Upon appeal the petitioner argues that the children of Josefa Patricio are bound by the contract with the petitioner and that no evidence having been presented by the respondent to show that the contract was unconscionable, the court below should have allowed fees in the full amount claimed by the petitioner and provided for in the contract. The respondent insists in his contention before the lower court that the contract in question was not binding on the minors and that the petitioner should have presented his claim to the commissioners on claims. He further argues that the amount allowed the petitioner as fees is excessive.
We agree with the respondent that the contract upon which the petitioner’s claim is based, is not binding upon the minors and that if the petitioner proposed to rely on that contract, he should have proceeded against the estate of the person with whom the contract was made; the children were not parties to the contract and neither they, nor their guardian, appear to have had any knowledge of its existence. Instead of substituting the minors for their deceased mother as plaintiffs in case No. 23528, the petitioner should have followed the procedure prescribed by section 119 of the Code of Civil Procedure and applied for the appointment of an administrator of the estate who could then, with the consent of the probate court, have continued the pending action.
Inasmuch as the action resulted to the benefit of the minors, the petitioner may, perhaps, recover from them, or their estate, a reasonable compensation for his services upon a quantum meruit and we have felt strongly tempted to prevent further litigation by following the example of the court below and here give the petitioner a judgment for what we, upon the facts before us, would consider a reasonable compensation for his services.
But in attempting to do so, we would encounter the difficulty that the petitioner so far has proceeded upon the theory that the minors were bound by the contract entered into between him and their mother and that, therefore, the question of the value of his services has not been put properly in issue. As a consequence, the respondent has relied entirely on the quite sufficient defense that the minors had nothing to do with the contract and that, therefore, the proceedings were improperly instituted. Upon the pleadings, the respondent was fully justified in so doing and in omitting to present evidence as to the value of the petitioner’s services. In these circumstances, to award compensation on a quantum meruit would virtually deprive the minors of their day in court and would constitute an irregularity, which an appellate court, called upon to correctly interpret the law, cannot countenance.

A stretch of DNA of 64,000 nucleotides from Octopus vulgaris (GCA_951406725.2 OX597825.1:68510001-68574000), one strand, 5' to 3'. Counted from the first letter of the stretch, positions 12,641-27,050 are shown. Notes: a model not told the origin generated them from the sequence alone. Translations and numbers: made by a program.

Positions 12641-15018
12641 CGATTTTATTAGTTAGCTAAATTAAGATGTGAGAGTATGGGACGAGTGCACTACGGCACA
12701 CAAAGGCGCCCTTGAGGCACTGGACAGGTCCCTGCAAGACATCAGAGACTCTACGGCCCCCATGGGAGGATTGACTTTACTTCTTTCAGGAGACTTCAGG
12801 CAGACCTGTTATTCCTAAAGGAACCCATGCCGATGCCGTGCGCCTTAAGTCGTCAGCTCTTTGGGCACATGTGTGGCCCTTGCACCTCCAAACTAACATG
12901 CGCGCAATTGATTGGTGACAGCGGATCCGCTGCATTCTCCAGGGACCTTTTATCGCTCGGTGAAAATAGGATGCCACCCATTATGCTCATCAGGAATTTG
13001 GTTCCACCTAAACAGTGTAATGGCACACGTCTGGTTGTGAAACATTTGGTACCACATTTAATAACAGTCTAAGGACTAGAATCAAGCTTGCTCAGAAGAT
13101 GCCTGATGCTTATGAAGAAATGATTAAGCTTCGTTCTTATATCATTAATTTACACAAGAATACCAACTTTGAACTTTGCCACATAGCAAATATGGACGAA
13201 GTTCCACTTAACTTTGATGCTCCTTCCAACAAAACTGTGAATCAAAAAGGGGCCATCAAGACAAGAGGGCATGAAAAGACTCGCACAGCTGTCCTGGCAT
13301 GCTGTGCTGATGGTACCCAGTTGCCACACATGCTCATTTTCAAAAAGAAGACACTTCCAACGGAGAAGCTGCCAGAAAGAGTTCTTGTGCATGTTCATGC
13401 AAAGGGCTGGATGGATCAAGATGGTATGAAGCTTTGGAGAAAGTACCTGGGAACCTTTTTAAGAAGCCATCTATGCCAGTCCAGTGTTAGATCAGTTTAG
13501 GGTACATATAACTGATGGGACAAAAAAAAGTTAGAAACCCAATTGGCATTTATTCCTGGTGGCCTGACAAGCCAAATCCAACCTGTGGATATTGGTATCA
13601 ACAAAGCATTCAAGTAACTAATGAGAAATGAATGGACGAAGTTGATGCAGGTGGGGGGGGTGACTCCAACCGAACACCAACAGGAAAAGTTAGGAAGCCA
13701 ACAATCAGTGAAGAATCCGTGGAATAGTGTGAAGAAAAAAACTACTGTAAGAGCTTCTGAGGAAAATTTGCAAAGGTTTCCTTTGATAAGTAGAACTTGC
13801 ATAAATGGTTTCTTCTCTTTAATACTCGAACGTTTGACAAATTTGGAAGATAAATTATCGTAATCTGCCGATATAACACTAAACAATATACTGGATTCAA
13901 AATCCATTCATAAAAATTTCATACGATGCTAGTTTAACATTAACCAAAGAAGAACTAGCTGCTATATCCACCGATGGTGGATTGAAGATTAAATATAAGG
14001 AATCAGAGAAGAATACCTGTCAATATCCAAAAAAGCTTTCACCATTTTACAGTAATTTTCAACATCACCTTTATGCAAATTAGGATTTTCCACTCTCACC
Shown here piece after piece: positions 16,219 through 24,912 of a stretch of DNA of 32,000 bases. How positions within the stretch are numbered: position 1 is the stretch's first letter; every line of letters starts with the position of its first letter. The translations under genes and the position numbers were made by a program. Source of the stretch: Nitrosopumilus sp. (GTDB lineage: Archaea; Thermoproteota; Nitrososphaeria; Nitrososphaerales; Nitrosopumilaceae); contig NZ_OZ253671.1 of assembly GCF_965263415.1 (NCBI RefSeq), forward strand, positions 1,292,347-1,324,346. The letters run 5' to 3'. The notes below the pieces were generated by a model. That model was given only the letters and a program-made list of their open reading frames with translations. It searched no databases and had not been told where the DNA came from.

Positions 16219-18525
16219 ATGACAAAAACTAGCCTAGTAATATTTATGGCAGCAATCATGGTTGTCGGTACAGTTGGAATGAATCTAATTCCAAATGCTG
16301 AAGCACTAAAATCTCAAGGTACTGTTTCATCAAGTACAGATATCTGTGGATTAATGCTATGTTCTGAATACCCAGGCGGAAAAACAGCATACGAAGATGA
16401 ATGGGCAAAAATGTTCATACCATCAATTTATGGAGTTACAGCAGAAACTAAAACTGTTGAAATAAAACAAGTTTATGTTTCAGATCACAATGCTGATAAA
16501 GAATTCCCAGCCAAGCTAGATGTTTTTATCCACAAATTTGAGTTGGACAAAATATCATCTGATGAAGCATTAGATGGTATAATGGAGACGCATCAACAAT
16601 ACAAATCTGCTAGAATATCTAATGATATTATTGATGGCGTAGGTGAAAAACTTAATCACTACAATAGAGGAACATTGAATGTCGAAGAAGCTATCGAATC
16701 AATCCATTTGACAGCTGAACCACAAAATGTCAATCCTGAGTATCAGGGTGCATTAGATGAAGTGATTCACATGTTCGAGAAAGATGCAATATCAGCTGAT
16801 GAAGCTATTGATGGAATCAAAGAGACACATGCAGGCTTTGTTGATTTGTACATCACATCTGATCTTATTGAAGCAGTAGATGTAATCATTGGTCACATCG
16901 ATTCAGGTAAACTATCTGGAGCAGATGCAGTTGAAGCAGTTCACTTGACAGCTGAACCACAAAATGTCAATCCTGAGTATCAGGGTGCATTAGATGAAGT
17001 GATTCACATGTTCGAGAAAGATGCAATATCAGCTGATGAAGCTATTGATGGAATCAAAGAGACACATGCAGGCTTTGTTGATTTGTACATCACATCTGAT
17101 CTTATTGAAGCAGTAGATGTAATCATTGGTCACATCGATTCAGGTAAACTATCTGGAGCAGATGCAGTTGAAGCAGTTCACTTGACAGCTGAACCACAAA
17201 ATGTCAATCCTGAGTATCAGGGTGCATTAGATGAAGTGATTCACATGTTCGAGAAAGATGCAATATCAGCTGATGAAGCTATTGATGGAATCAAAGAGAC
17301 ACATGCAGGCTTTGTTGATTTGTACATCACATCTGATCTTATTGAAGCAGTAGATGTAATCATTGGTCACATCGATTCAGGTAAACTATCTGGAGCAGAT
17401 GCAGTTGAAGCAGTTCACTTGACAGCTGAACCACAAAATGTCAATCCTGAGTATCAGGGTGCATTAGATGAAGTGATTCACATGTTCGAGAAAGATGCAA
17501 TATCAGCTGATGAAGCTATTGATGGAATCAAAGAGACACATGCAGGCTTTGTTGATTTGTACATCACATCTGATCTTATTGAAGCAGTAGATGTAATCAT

The order appealed from is therefore reversed and the petition denied without costs in this instance. So ordered.
Johnson, Street, Villamor, Romualdez, and Villa-Real, JJ.
MALCOLM and JOHNS, JJ.
, dissenting:chanrob1es virtual 1aw library
We dissent and entertain the opinion that the petitioner, Mariano Velayo, should be allowed P3,500 as a reasonable amount for his professional services.
The facts are correctly stated by the trial judge. They disclose a contract made by Attorney Velayo and Josefa Patricio whereby Velayo was to obtain 50 per cent, if he was successful in pressing the suit of his client. He did institute action and successfully, for he obtained a judgment for P22,454.69. On the death of Josefa Patricio, he substituted the minors and a guardian ad litem for the deceased.
We also agree with the trial judge that the written contract for services is unconscionable and unreasonable, but would further limit the recovery to one-half of that allowed by His Honor which, as was first indicated, would be P3,500. This result will do justice to all the parties, and will avoid further litigation.